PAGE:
in their progress as those of the child who first
makes a dress for a new doll. The nakedness
of the land was in time hidden by woodlands
of considerable extent— the smallest of possible
cottages was progressively expanded into a sort

of dream of a mansion-house, whimsical in the
exterior, but convenient within. Nor did I for-
get what is the natural pleasuie of every man
who has been a reader ; I mean the filling the
shelves of a tolerably large library. All these
objects I kept in view, to be executed as con-
venience should serve ; and although I knew
many years must elapse before they could be
attained, I was of a disposition to comfort my-
self with the Spanish proverb, ' Time and I
against any two.'

" The difficult and indispensable point of find-
ing a permanent subject of occupation was now
at length attained ; but there was annexed to
it the necessity of becoming again a candidate
for public favor ; for as I was turned improver
on the earth *of the every-day world, it was under
condition that the small tenement of Parnassus,
which might be accessible to my labors, should
not remain uncultivated.

" I meditated, at first, a poem on the subject
of Bruce, in which I made some progress, but
afterwards judged it advisable to lay it aside,
supposing that an English story might have
more novelty ; in consequence, the precedence
was given to Rokeby.

" If subject and scenery could have influenced
the fate of a poem, that of Rokeby should have
been eminently distinguished ; for the grounds
belonged to a dear friend, with whom I had
lived in habits of intimacy for many years, and
the place itself united the romantic beauties of
the wilds of Scotland with the rich and smiling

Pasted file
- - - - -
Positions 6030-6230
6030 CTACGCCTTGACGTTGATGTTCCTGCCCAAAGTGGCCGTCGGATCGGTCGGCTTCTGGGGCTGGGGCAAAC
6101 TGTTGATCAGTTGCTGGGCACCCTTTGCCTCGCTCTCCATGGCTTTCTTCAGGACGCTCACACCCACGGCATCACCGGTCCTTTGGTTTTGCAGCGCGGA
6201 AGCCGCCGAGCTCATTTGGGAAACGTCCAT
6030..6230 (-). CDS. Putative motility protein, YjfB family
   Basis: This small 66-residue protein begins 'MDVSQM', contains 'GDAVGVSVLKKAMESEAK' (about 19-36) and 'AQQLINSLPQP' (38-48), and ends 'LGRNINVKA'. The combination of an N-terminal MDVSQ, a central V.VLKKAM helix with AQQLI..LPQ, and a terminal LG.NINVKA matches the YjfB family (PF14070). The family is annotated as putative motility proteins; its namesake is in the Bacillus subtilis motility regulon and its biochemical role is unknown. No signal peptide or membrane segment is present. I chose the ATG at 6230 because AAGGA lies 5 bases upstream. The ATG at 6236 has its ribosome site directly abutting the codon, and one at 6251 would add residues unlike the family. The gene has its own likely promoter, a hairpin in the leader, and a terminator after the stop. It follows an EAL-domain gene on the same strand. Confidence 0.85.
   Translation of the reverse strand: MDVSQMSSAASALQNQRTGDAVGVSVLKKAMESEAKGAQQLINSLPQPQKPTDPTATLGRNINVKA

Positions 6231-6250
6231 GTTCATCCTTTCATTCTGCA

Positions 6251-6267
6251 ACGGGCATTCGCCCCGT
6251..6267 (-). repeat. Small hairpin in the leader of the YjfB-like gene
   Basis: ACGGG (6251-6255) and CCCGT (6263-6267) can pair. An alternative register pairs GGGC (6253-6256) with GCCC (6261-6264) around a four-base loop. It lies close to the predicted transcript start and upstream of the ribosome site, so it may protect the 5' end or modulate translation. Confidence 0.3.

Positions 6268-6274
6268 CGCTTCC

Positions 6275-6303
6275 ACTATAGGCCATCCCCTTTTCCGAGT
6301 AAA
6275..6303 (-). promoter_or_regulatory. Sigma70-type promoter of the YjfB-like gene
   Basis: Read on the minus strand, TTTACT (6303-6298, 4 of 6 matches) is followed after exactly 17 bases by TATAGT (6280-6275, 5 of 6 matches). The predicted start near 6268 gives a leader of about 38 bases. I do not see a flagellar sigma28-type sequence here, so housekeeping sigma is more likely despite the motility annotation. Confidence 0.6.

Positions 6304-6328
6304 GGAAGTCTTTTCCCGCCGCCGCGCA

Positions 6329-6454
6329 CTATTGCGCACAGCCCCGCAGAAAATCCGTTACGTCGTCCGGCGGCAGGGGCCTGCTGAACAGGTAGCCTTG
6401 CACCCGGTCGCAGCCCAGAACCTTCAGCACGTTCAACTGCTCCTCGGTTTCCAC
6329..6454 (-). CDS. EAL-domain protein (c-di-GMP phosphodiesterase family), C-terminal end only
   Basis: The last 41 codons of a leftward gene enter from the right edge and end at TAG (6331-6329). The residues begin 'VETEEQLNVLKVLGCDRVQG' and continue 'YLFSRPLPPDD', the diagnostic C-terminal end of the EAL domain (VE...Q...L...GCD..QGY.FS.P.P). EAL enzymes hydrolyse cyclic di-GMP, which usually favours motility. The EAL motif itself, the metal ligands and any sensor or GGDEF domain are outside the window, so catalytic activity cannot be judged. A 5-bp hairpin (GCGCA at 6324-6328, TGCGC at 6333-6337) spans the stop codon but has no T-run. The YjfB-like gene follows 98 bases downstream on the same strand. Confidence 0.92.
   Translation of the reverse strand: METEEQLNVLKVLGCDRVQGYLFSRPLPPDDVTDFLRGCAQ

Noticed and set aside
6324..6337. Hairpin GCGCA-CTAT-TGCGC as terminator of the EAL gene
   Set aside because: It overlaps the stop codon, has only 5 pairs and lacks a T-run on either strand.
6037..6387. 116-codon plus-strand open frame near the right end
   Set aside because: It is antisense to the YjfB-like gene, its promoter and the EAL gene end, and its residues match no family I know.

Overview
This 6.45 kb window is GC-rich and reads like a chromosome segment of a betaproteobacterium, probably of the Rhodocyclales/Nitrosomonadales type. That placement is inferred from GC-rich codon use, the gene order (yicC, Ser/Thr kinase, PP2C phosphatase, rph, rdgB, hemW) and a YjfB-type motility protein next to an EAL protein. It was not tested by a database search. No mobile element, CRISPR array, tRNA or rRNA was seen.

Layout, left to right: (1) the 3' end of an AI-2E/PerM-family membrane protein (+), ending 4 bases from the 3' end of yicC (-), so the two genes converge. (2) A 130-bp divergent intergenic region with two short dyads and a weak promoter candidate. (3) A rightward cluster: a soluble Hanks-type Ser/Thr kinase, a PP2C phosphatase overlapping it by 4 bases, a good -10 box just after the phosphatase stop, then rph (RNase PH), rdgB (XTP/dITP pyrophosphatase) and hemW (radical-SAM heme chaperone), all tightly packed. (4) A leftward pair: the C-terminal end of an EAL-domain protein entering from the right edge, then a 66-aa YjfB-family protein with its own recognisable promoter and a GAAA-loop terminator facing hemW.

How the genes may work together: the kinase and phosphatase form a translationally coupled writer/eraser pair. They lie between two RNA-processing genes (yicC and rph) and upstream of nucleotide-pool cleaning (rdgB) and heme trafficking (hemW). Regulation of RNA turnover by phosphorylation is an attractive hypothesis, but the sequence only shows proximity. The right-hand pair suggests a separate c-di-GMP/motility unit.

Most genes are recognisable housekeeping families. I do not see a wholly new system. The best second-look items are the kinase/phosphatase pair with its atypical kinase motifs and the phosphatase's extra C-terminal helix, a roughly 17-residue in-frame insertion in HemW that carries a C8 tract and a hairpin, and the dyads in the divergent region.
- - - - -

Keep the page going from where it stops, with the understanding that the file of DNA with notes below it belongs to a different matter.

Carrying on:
aspect of the southern portion of the island.
But the Cavaliers and Roundheads, whom I
attempted to summon up to tenant this beauti-
ful region, had for the public neither the novelty
nor the peculiar interest of the primitive High-
landers. This, perhaps, was scarcely to be ex-
pected, considering that the general mind
sympathizes readily and at once with the stamp
which nature herself has affixed upon the
manners of a people living in a simple and
patriarchal state ; whereas it has more difficulty
in understanding or interesting itself in manners
founded upon those peculiar habits of thinking
or acting which are produced by the progress
of society. We could read with pleasure the
tale of the adventures of a Cossack or a Mongol
Tartar, while we only wonder and stare over
those of the lovers . in the Pleasing Chinese
History, where the embarrassments turn upon
difficulties arising out of unintelligible delicacies
peculiar to the customs and manners of that
affected people.

" The cause of my failure had, however, afar
deeper root. The manner, or style, which, by
its novelty, attracted the public in an unusual
degree, had now, after having been three times
before them, exhausted the patience of the
reader, and began in the fourth to lose its
charms. The reviewers may be said to have
apostrophized the author in the language of
Parnell's Edwin : —

' And here reverse the charm, he cries,
And let it fairly now suffice,
The gambol has been shown.'



" The licentious combination of rhymes, in a
manner perhaps not very congenial to our lan-
guage, had not been confined to the author.
Indeed, in most similar cases, the inventors of
such novelties have their reputation destroyed
by their own imitators, as Actaeon fell under
the fury of his own dogs. The present author,
like Bo'badil, had taught his trick of fence to a
hundred gentlemen (and ladies), who could fence
very nearly or quite as well as himself. For
this there was no remedy ; the harmony became
tiresome and ordinary, and both the original
inventor and his invention must have fallen into
contempt if he had not found out another road
to public favor. What has been said of the
metre only, must be considered to apply equally
to the structure of the Poem and of the style.
The very best passages of any popular style are
not, perhaps, susceptible of imitation, but they